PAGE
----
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Creating a Storehouse of Visual Images: In Conversation with LD Christopher Akerlind

Howard Sherman • October 2019Perspectives • October 2, 2019
The cast of INDECENT on Broadway at the Cort Theatre (Photo: Carol Rosegg)

The cast of INDECENT on Broadway at the Cort Theatre (Photo: Carol Rosegg)

With hundreds of lighting designs to his credit over the past three decades, and two Tony Awards for lighting design on his shelf (for The Light in the Piazza and Indecent), Christopher Akerlind’s start in the theater was not what one might expect. “I had acted in high school,” Akerlind recalls, “Performance was obviously part of what I was interested in. I loved acting, but when I turned 18, I promptly lost my nerve and could never imagine going out on stage in front of a big group of people again.”

Akerlind enrolled at the University of Connecticut as a music major. “I played the saxophone, the clarinet, and the flute,” he recounts. “I found that whatever I had achieved in high school as a musician was purely intuitive. In other words, I was a lazy musician, but actually a good one. So, I knew I wasn’t going to be able to finish the music course.” Taking a year off, Akerlind responded to an ad for interns at Hartford Stage, ending up working as a production assistant and, more significantly, sound board operator for the theater’s epic production of The Greeks. The sound for the production was the first professional sound design by David Budries, who became the theater’s resident sound designer and would go on to start the sound design program at the Yale School of Drama.

New Ideas
Of his time at Hartford Stage, Akerlind says, “I’d never seen theater that existed in that scale. I don’t mean scale as in size: scale of ideas, simplicity of ideas, and therefore deep and rich variety. It would bowl me over and it’s all I wanted to do.” Akerlind credits artistic director Mark Lamos and designers John Conklin, Pat Collins, Merrily Murray Walsh, and Michael Yeargan for inspiring him, as well as the tech department heads at the theater for recognizing his talent and mentoring him. Describing Collins’s design style, he enthuses, “It was something like jazz improvisation, which was my thing as a kid. I connected those ideas to how light can be made.”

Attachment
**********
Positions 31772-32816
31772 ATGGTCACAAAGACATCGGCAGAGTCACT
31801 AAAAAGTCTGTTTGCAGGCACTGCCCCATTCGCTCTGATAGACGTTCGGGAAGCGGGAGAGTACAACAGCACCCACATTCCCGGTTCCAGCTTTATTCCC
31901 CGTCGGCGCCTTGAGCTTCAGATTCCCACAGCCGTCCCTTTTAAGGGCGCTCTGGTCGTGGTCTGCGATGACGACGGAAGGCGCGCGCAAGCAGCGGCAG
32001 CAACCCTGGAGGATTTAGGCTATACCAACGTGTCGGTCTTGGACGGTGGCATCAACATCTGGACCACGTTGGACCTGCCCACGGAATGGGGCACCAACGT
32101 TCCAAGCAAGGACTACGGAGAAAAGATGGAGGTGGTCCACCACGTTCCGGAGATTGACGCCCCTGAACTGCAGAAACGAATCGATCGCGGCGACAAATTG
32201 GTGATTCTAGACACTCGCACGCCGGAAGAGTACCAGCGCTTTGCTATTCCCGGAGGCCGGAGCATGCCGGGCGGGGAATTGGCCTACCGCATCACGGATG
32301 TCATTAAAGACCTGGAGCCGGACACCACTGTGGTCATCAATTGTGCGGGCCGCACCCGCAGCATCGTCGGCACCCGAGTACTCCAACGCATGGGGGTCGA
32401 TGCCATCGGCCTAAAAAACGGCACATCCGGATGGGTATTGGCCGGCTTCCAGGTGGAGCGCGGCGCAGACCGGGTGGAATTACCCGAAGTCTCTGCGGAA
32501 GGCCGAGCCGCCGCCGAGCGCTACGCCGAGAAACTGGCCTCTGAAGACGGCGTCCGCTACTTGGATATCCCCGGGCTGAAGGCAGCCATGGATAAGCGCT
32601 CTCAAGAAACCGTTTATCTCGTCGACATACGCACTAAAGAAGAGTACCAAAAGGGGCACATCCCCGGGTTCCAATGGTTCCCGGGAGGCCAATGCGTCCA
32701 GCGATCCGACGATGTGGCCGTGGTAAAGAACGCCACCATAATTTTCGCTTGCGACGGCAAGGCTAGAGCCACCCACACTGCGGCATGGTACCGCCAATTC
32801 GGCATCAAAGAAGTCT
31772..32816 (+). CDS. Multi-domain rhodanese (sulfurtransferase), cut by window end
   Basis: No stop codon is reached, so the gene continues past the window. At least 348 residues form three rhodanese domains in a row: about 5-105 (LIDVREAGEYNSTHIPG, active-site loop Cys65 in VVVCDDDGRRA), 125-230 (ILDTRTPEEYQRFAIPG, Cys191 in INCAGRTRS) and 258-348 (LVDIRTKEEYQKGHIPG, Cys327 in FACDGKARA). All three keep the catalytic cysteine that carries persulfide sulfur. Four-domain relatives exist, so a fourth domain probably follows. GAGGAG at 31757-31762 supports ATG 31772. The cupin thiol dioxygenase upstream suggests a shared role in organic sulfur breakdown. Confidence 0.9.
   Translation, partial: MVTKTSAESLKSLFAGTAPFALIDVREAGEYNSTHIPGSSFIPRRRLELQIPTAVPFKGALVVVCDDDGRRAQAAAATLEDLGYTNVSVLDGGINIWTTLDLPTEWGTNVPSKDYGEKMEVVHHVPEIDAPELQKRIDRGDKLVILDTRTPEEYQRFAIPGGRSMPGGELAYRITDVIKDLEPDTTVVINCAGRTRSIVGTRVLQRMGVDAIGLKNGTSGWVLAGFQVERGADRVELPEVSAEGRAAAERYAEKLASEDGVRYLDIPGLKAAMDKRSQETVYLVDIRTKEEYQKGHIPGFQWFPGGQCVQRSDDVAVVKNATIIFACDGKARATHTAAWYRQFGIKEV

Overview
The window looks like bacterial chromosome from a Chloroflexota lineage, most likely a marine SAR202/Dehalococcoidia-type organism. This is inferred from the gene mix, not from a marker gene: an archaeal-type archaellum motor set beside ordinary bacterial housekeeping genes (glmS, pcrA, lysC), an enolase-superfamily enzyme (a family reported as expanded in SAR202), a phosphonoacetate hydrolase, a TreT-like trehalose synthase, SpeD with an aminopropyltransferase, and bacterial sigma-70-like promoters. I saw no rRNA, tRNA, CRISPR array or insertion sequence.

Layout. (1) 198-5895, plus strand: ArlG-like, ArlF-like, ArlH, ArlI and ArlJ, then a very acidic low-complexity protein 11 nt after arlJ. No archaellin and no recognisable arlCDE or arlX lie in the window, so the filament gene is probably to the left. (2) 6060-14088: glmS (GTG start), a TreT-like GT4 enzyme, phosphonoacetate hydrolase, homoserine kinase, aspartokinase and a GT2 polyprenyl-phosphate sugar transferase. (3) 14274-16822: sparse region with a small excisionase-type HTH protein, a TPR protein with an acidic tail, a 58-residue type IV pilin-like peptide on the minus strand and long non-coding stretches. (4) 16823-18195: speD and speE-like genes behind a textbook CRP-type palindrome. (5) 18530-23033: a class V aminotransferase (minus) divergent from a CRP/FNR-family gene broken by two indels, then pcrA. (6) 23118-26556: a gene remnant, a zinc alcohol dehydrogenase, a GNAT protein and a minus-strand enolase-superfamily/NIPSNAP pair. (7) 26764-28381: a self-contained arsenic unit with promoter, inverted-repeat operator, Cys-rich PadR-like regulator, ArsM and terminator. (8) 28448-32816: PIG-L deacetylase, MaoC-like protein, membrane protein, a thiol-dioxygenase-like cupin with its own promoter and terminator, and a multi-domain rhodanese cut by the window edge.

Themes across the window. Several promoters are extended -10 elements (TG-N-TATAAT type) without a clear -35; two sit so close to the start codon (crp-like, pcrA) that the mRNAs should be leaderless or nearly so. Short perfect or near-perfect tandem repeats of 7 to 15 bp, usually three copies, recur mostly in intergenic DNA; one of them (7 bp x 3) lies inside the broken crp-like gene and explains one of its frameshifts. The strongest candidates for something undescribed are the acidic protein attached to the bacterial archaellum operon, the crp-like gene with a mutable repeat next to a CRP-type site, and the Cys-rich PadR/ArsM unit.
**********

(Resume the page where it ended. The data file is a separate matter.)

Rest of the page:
After his intern year at Hartford Stage, Akerlind finished a theater major at Boston University in three years, then returned to Hartford Stage to work electrics and run the light board. He then went on to graduate work at the Yale School of Drama, where he studied with Jennifer Tipton, who he described as one end of a continuum of lighting design with Collins at the other end. In comparing the two, Akerlind states, “It’s the difference between Jackson Pollack and maybe Mark Rothko, with Rothko representing Tipton. There’s an unbelievable conceptual structure in image and in time, in what Jennifer does. There’s a formality and symmetry in Jennifer’s work, whereas in Pat’s work, it feels like somebody opened the box and amazing light fell out all over the floor.”

Opportunity and Focus
Because there had been no lighting designers accepted at Yale in the year before him, Akerlind found he had more opportunities than might otherwise have been possible. He points to his design for the original production of August Wilson’s The Piano Lesson during his second year, which he believes would surely have gone to a third-year student had there been any. But the result was that by the time he graduated, he had design credits at multiple regional theaters, including not only Yale Rep, but Center Theatre Group, the Goodman, and the Huntington. It ultimately became his first Broadway credit.